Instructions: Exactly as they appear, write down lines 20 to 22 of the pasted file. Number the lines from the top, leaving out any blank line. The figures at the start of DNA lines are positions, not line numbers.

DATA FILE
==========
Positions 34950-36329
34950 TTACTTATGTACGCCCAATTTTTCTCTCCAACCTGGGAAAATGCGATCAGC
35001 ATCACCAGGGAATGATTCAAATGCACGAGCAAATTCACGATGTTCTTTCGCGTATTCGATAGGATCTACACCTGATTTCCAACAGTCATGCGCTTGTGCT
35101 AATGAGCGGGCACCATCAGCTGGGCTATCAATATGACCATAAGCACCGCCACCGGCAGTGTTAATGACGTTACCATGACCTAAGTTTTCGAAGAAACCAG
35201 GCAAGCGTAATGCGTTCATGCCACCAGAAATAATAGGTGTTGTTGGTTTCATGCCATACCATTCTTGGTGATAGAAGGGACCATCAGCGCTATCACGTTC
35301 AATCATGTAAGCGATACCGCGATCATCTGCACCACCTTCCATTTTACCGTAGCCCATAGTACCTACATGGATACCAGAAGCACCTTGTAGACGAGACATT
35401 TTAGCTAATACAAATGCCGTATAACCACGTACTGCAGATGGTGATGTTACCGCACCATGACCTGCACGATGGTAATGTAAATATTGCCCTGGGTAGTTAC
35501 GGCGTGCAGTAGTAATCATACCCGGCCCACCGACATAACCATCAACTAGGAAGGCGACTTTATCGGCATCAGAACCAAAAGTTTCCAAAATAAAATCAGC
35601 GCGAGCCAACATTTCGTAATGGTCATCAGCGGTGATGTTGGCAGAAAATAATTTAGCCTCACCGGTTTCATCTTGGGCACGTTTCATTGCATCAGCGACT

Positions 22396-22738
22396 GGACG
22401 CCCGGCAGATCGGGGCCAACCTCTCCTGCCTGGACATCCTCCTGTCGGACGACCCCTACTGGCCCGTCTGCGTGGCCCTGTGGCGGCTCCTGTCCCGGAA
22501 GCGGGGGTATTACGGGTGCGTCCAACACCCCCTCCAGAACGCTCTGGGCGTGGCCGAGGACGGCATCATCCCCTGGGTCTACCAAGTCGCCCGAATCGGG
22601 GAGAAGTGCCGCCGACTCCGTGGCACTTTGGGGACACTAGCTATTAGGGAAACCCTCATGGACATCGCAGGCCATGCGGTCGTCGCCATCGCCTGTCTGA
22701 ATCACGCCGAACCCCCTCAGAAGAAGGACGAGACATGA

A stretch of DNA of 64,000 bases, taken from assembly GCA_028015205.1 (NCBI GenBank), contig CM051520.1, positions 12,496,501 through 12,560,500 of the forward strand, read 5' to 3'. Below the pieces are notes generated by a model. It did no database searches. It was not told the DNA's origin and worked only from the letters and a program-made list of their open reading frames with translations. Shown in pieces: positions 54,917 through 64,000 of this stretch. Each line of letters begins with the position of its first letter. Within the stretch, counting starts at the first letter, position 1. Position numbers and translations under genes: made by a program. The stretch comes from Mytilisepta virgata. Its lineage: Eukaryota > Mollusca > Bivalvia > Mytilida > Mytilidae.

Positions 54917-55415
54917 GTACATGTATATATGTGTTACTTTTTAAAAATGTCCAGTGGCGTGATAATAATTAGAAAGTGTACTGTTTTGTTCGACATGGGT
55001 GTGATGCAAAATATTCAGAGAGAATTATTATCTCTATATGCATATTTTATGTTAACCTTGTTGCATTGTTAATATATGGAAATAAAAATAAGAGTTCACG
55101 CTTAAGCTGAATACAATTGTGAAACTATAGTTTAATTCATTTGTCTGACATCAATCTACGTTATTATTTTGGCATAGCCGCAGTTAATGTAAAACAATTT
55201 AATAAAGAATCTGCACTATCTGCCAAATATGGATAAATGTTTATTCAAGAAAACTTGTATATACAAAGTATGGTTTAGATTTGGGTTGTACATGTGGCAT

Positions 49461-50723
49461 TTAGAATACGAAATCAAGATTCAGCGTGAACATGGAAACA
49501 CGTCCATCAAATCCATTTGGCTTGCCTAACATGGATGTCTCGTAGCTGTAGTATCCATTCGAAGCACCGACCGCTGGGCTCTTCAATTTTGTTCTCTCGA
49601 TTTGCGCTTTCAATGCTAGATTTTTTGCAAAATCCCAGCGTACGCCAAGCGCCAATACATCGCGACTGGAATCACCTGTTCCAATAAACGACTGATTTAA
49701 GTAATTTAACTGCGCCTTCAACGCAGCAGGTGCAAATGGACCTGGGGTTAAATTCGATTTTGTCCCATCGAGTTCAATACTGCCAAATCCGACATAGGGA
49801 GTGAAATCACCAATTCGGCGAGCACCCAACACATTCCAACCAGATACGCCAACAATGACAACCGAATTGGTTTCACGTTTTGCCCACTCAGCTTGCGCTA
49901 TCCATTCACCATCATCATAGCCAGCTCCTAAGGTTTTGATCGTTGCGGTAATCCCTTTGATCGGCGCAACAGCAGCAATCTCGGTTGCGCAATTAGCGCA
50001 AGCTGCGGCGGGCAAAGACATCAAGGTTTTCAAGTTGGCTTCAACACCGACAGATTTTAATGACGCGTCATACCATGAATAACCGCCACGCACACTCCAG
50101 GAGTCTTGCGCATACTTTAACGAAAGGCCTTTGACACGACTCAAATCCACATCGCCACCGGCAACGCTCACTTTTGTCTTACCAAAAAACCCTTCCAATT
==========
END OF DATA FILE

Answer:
55101 CTTAAGCTGAATACAATTGTGAAACTATAGTTTAATTCATTTGTCTGACATCAATCTACGTTATTATTTTGGCATAGCCGCAGTTAATGTAAAACAATTT
55201 AATAAAGAATCTGCACTATCTGCCAAATATGGATAAATGTTTATTCAAGAAAACTTGTATATACAAAGTATGGTTTAGATTTGGGTTGTACATGTGGCAT

Positions 49461-50723